My friend and fellow photographer, RTB, after telling him I was gonna start teaching a darkroom class asked, innocently enough: "How are you going to teach people who have only experience with digital cameras?" My exact response I don't remember but it was something akin to 'well they'll just have to accept that I find digital photography unacceptable' which was not only arrogant and defensive-sounding, but not even something I believe. Not sure why that popped outta my mouth. I don't find digital images unacceptable at all but I do find that they are a whole other animal. Not an entirely different discipline but certainly a different medium. Painting is allowed different mediums - oil, watercolor, even mixed media...And Photography is not so different...35mm, large format, medium format, polaroid manipulation...why not add digital exposure? Shouldn't art be supplemented insteada amended?

Processes: they aren't just different to me, they're downright foreign. Not estranged or divorced but, err, legally separated? I love you but I'm not in love with you.

But first: how are they similar? Lemme think. Both media are experienced visually. Both are two dimensional. When viewed on a computer screen, high res. images are pretty much indistinguishable from one another. Ditto color prints (provided that they are premium quality). Both require hardware-type-equipment that has a lens. No doubt digital camera prototypes were based on 35mm SLRs. Every new medium has to start somewhere, right? But I've never run out of memory, just film.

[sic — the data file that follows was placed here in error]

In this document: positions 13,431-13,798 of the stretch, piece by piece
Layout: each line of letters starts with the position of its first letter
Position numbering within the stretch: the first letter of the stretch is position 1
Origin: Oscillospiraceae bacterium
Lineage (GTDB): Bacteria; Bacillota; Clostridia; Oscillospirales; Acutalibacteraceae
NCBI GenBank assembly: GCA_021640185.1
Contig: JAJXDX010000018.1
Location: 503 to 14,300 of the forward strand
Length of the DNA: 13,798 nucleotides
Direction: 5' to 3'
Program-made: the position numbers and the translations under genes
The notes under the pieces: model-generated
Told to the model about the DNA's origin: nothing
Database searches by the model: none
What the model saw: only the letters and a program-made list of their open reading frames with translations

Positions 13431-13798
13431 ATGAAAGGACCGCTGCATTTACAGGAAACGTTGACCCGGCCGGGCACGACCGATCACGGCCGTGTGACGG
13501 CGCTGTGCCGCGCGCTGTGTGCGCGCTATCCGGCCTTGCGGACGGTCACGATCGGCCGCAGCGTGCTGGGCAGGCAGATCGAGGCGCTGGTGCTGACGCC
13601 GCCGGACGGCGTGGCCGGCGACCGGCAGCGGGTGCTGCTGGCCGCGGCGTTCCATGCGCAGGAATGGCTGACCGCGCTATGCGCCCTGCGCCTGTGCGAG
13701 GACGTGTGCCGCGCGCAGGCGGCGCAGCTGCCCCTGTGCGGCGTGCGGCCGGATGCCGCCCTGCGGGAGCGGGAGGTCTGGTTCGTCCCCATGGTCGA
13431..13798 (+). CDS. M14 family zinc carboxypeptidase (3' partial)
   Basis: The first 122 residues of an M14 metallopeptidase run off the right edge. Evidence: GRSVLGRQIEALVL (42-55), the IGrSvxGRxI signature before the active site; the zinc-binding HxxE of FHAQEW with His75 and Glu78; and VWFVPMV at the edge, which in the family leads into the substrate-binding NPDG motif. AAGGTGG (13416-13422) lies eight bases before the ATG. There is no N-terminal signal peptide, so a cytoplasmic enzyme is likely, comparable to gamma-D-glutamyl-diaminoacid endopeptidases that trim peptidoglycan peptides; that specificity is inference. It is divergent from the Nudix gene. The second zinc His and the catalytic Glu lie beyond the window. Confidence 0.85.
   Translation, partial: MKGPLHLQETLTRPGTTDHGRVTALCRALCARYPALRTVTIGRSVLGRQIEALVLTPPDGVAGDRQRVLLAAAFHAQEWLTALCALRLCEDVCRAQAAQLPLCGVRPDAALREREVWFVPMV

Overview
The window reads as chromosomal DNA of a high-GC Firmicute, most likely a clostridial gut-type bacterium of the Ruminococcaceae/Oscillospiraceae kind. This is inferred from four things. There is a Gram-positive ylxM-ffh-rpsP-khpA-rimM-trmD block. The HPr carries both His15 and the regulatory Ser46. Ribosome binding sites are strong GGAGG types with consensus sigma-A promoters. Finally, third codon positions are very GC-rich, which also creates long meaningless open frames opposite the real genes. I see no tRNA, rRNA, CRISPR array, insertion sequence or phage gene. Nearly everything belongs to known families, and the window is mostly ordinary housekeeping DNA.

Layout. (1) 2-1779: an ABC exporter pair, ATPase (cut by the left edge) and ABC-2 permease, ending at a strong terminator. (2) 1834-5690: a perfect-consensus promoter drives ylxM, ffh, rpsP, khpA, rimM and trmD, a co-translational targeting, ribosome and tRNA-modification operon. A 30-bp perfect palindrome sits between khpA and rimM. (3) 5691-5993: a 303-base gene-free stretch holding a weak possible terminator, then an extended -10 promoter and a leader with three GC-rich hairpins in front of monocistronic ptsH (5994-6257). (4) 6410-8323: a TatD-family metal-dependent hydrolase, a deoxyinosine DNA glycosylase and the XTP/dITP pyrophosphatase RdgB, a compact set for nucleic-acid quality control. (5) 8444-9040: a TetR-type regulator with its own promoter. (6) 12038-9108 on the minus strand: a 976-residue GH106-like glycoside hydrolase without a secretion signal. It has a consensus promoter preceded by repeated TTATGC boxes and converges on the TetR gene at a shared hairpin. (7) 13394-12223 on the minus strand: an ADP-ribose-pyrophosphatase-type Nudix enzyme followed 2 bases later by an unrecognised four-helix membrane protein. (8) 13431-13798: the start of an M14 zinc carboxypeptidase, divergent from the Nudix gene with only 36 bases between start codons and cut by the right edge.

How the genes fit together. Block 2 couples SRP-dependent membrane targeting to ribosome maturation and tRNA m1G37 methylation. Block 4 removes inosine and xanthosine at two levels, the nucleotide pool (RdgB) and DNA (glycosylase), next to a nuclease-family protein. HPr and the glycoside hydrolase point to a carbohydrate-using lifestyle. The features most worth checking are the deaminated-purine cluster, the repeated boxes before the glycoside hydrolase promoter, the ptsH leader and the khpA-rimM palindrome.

Experiences are real dissimilar to me. Digital: Compose, shoot, edit, adjust, compose, shoot, edit, adjust, etc. Even ad nauseum, if you ask this girl. Printing a .jpg is certainly optional. Film (documentary/street/punk) is: think, shoot, react, shoot, think, shoot, react, shoot, etc. and not necessarily in that order.

What I mean to say is that digital photography shoots its wad too soon for me...all deed and no foreplay. Which I understand totally if you're into convenience, speed, ease, and economy. True 'nuff, developing film isn't easy or interesting. What films there are left are expensive and endangered. Developing yourself takes a while and can be boring (if you're not in my kitchen playing records). But when I pull that soft, squishy, sensual negative off the reel, my heart starts beating real fast. Then, when I hold it up to the light to see if it came out I feel 1) elation just knowing that there's something there, or 2) my heart breaks when I discover I over/under exposed the damn thing. It's a private moment I don't have to share with anyone else. I need that kind of intimacy with my photography. Public (shooting), private (developing+printing+editing), public (sharing), in that order. When I shoot I'm hoping for the best while expecting the best. Faith and bravura. That's shooting with film.

Thursday, July 23, 2009

xxRadioxx tonight: We've come for your children (if that's cool with you)...

TONIGHT! Music for brats by DJs that only a mother could love. So NYAH! if you don't like it!

10pm to 1am just like most of the time

Special guest during Scott's shift will be Left of the Dial writer David Ensminger, who will fill you in on all the details of the AK47 Show he organized for the 1st. And I'll be starting the set off with a rare spinning of the 70s powerpop band The Hounds, fronted by my favorite film critic Steve Simels (formerly the music critic of the magazine formerly known as Stereo Review) who provided me with the disc. Word on the street is that all the boys in the band will be listening which means we might have more than one listener (thanks, ma)!!!. Are you listening Nielsen Ratings?!?!